Well I forgot whether BigInt is a class, is it? Anyhow, suppose it *is* a class and as such has reference semantics. Then a += b modifies an object in-situ, whereas a = a + b creates a whole new object and happens to bind a to that new object. Andrei

It was suggested 2 posts up the thread. I believe Don is looking for a use case where given a1 = a + b; a2 = a; a2 += b; the following check intentionally fails: assert(a1 == a2); // not "a1 is a2" He postulates that none exists.
Dec 30 2008
prev sibling next sibling parent "Bill Baxter" <wbaxter gmail.com> writes:
MjAwOC8xMi8zMSBEb24gPG5vc3BhbUBub3NwYW0uY29tPjoKPiBXZWVkIHdyb3RlOgo+Pgo+PiBG
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IHZhbiBCb21tZWwgd3JvdGU6Cj4+Pj4+Cj4+Pj4+IERvbiB3cm90ZToKPj4+Pj4+Cj4+Pj4+PiBB
IHN0cmFpZ2h0Zm9yd2FyZCBmaXJzdCBzdGVwIHdvdWxkIGJlIHRvIHN0YXRlIGluIHRoZSBzcGVj
IHRoYXQgInRoZQo+Pj4+Pj4gY29tcGlsZXIgaXMgZW50aXRsZWQgdG8gYXNzdW1lIHRoYXQgWCs9
WSB5aWVsZHMgdGhlIHNhbWUgcmVzdWx0IGFzCj4+Pj4+PiBYPVgrWSIKPj4+Pj4KPj4+Pj4gVGhh
dCBkb2Vzbid0IGhvbGQgZm9yIHJlZmVyZW5jZSB0eXBlcywgZG9lcyBpdD8KPj4+Pgo+Pj4+IEkg
dGhvdWdodCBpdCBkb2VzPyBHb3QgYW55IGNvdW50ZXIgZXhhbXBsZXM/Cj4+Pgo+Pj4gRm9yIGFu
eSBjbGFzcyB0eXBlLCB3aXRoICs9IG1vZGlmeWluZyB0aGUgb2JqZWN0IGFuZCArIHJldHVybmlu
ZyBhIG5ldwo+Pj4gb25lOgo+Pgo+PiBUaGUgKz0gb3BlcmF0b3IgdG9vIHNob3VsZCByZXR1cm4g
dGhlIG9iamVjdCAodXN1YWxseSAidGhpcyIpCj4KPiBBTFdBWVMgJ3RoaXMnLiBJdCdzIGFub3Ro
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IGNvbXBpbGVyIGVycm9yIHdoZW4geW91IHRyeSB0byBkbyBzb21ldGhpbmcgY3V0ZSBsaWtlICAg
eSA9IDIKKyAoeCs9MykuCgpJbiBEMiB3aXRoIHJlZiByZXR1cm5zIHRoZSBzaXR1YXRpb24gbWln
aHQgYmUgZGlmZmVyZW50LiAgQnV0IEkKYmFzaWNhbGx5IG5ldmVyIGZpbmQgbXlzZWxmIG5lZWRp
bmcgYSByZXR1cm4gdmFsdWUgZnJvbSArPS4KCi0tYmIK
Dec 30 2008
prev sibling parent reply Stewart Gordon <smjg_1998 yahoo.com> writes:
Don wrote:
 Don wrote:
 There's been some interesting discussion about operator overloading 
 over the past six months, but to take the next step, I think we need 
 to ground it in reality. What are the use cases?

 I think that D's existing opCmp() takes care of the plethora of 
 trivial cases where <, >= etc are overloaded. It's the cases where the 
 arithmetic and logical operations are overloaded that are particularly 
 interesting to me.

 The following mathematical cases immediately spring to mind:
 * complex numbers
 * quaternions
 * vectors
 * matrices
 * tensors
 * bigint operations (including bigint, bigfloat,...)
 I think that all of those are easily defensible.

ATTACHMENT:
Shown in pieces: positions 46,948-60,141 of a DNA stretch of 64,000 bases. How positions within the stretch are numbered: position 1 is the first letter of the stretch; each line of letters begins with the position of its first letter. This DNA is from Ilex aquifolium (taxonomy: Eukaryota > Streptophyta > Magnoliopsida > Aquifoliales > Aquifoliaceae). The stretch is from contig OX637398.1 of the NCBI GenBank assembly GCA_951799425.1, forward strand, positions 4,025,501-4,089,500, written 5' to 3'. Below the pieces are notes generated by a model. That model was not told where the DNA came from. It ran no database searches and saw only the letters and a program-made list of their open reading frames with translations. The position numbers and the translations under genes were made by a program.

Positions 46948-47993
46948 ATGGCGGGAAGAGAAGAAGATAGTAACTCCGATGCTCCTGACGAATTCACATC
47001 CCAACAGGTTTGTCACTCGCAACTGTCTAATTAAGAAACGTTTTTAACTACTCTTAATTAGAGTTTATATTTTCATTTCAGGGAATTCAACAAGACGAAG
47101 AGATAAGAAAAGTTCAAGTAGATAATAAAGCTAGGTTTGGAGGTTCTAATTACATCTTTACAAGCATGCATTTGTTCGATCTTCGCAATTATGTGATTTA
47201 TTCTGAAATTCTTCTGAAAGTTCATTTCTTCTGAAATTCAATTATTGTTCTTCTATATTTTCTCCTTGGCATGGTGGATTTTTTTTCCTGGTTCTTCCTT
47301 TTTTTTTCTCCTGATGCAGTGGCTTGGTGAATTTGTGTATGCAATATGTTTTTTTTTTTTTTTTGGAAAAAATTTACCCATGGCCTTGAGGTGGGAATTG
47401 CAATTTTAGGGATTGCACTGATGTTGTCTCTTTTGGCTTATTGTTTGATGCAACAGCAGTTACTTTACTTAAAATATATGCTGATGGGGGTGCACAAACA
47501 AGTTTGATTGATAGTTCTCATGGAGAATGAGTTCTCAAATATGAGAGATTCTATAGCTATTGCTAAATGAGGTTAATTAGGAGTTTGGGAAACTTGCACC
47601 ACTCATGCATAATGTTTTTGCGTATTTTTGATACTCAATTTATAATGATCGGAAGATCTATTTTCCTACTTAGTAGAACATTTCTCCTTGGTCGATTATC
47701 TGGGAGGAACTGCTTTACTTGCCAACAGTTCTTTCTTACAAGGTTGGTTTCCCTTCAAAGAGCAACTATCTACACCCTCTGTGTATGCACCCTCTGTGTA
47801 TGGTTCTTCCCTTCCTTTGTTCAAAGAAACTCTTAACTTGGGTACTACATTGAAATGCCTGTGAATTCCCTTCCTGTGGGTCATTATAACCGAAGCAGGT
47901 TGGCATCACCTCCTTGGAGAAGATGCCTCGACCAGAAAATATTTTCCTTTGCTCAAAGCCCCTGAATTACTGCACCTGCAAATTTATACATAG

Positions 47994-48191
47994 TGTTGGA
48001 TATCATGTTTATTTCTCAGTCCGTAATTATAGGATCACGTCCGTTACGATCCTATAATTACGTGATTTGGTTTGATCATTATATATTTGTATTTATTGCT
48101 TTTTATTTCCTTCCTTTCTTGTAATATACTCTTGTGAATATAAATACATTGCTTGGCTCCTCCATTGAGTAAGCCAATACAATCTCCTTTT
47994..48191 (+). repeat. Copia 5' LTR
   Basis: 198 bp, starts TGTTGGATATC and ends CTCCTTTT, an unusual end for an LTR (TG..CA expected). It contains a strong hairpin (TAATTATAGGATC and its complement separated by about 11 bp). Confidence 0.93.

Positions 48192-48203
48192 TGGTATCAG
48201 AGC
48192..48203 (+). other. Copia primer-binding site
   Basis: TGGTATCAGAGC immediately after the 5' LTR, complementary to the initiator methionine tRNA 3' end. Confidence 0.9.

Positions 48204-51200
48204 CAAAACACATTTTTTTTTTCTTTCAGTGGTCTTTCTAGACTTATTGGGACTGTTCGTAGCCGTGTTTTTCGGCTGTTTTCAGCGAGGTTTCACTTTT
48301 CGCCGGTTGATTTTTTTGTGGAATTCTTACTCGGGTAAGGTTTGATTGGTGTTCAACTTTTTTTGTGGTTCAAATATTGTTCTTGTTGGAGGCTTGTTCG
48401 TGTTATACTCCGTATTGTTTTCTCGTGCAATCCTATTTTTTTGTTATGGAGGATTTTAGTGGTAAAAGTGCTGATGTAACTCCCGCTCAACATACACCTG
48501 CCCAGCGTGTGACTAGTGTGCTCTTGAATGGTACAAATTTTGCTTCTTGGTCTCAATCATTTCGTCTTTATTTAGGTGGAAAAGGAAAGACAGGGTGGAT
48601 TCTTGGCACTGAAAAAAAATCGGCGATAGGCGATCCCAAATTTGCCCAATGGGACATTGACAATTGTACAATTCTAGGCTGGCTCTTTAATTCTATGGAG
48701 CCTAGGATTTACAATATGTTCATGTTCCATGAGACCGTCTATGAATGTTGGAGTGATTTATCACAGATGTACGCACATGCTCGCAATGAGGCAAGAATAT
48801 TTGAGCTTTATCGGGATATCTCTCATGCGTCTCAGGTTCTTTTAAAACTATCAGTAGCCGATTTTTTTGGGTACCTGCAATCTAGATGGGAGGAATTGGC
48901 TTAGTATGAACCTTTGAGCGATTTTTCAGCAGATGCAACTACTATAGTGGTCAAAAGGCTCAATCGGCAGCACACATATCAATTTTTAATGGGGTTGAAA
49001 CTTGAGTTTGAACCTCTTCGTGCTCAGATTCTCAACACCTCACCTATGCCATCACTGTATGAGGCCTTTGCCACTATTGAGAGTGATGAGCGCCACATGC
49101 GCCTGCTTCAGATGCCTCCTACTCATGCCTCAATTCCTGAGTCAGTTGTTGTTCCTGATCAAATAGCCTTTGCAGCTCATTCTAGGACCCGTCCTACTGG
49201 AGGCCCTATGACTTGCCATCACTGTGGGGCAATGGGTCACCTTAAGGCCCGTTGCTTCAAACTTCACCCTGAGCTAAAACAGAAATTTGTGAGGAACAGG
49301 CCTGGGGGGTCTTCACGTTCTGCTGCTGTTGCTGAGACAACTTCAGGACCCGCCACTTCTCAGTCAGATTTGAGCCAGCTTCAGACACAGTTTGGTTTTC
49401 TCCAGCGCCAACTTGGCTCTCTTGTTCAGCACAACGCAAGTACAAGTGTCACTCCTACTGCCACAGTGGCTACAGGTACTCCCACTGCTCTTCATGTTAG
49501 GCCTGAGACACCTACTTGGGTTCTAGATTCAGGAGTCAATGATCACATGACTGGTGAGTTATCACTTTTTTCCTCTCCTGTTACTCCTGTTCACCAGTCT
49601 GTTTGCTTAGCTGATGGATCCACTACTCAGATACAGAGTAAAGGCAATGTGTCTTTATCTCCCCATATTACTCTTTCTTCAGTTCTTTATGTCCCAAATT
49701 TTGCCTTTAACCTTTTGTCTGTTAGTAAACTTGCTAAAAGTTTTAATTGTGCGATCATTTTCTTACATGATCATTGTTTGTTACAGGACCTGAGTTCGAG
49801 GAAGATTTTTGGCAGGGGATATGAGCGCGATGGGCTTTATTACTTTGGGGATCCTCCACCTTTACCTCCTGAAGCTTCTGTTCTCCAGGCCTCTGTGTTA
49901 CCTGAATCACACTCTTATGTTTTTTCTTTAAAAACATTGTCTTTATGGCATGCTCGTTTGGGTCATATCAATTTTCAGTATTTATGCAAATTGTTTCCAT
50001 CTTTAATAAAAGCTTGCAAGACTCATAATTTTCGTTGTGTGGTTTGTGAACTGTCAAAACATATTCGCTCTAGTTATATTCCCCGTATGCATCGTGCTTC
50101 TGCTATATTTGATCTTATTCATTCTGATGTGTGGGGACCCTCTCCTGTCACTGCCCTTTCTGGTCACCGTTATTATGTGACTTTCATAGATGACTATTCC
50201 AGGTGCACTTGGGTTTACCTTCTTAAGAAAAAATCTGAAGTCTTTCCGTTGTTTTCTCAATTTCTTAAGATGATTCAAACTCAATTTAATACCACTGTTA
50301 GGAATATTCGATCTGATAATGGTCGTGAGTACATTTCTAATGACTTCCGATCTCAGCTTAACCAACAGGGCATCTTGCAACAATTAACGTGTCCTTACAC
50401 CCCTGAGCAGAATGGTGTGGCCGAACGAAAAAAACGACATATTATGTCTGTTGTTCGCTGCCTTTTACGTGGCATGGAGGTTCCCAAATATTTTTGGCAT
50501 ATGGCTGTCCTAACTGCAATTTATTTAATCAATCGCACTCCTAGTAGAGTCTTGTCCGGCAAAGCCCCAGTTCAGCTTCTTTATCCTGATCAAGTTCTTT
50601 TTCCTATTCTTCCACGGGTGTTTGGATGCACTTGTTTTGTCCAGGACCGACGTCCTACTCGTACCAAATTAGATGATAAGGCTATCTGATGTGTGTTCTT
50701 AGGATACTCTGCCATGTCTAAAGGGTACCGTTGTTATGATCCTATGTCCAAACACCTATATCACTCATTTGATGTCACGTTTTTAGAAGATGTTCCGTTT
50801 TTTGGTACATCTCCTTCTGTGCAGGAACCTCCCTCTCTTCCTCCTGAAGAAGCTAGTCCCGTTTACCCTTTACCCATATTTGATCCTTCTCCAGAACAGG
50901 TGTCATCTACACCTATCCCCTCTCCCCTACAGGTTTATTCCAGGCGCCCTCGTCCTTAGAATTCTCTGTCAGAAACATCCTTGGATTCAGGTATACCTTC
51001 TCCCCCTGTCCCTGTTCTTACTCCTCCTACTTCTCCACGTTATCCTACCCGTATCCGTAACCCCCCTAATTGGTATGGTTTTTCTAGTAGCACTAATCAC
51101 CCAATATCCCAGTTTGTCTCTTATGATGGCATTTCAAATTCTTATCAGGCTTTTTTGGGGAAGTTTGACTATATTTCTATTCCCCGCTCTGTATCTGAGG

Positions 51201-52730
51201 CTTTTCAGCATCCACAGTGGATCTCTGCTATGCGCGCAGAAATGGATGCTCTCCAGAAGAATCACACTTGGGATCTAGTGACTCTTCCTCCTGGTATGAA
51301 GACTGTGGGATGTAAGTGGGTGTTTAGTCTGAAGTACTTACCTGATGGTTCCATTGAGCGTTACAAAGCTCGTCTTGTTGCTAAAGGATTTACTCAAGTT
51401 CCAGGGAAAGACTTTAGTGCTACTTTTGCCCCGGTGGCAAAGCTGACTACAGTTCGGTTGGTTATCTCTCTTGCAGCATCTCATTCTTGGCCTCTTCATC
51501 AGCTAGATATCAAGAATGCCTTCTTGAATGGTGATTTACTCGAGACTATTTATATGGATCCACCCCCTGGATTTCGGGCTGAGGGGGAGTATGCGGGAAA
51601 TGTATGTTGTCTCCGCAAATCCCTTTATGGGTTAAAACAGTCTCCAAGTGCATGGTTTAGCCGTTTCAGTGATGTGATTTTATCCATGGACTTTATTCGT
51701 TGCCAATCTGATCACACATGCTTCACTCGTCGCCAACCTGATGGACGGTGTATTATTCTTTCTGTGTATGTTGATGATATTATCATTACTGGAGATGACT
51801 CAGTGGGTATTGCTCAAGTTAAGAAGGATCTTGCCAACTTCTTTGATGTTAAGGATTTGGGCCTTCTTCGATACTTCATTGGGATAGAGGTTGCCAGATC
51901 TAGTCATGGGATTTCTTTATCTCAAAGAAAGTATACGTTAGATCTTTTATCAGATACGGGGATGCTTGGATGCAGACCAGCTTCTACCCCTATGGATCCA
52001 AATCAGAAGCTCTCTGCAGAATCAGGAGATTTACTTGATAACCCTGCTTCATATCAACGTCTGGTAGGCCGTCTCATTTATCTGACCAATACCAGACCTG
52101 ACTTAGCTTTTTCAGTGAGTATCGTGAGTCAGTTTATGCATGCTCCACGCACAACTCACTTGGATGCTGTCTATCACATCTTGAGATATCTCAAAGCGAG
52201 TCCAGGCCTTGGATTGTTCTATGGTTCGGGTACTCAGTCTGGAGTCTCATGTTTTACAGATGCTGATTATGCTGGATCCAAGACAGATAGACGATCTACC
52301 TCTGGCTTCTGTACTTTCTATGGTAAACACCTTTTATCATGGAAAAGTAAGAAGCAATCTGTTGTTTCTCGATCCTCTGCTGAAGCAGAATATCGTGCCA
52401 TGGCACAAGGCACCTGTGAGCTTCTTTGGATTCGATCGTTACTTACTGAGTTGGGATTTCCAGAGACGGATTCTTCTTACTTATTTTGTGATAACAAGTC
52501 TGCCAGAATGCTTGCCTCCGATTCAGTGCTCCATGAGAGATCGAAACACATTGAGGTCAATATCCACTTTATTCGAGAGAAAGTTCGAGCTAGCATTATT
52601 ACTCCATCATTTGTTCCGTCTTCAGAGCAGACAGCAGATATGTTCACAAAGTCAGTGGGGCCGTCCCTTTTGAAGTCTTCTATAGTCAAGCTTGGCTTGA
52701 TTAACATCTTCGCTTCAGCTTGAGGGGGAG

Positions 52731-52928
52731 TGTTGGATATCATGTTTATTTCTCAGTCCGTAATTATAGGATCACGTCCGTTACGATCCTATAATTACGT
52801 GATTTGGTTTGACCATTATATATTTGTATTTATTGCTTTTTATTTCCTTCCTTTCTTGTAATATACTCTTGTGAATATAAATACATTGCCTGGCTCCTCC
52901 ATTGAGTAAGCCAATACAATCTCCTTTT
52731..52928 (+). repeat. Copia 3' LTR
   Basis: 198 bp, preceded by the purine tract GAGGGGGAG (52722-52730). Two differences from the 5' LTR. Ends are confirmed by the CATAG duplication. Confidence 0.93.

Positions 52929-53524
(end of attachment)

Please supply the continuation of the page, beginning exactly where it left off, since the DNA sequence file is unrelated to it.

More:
But I know of very few reasonable non-mathematical uses.
 In C++, I've seen them used for iostreams, regexps, and some stuff 
 that is quite frankly bizarre.

 So, please post any use cases which you consider convincing.

Some observations based on the use cases to date: (1) a += b is ALWAYS a = a + b (and likewise for all other operations). opXXXAssign therefore seems to be a (limited) performance optimisation. The compiler should be allowed to synthesize += from +. This would almost halve the minimum number of repetitive functions required.

I thought it did. I must've been imagining it. But the really silly thing is that, for classes, it seems you can't even make a += b behave as a = a + b, i.e. reassigning the reference a. Consequently, having op= on an immutable big integer class is out of the question. There was a proposal that I supported a while back - see http://www.digitalmars.com/d/archives/digitalmars/D/announce/DMD_0.177_release_6132.html#N6150 and followups. The same would work for opXXXAssign (albeit not static). In short, the way it could be made to work is: - If a.opAddAssign(b) exists and returns something, make a += b equivalent to a = a.opAddAssign(b) - If a.opAddAssign(b) exists and returns void, make a += b equivalent to (a.opAddAssign(b), a) (this is a bit like another of my too-much-ignored proposals http://www.digitalmars.com/d/archives/digitalmars/D/10199.html ) - Otherwise, make a += b equivalent to a = a + b. Of course, the expression represented by a would be evaluated only once in each case. Stewart.
Dec 31 2008
parent Don <nospam nospam.com> writes:
Stewart Gordon wrote:
 Don wrote:
 Don wrote:
 There's been some interesting discussion about operator overloading 
 over the past six months, but to take the next step, I think we need 
 to ground it in reality. What are the use cases?

 I think that D's existing opCmp() takes care of the plethora of 
 trivial cases where <, >= etc are overloaded. It's the cases where 
 the arithmetic and logical operations are overloaded that are 
 particularly interesting to me.

 The following mathematical cases immediately spring to mind:
 * complex numbers
 * quaternions
 * vectors
 * matrices
 * tensors
 * bigint operations (including bigint, bigfloat,...)
 I think that all of those are easily defensible.

 But I know of very few reasonable non-mathematical uses.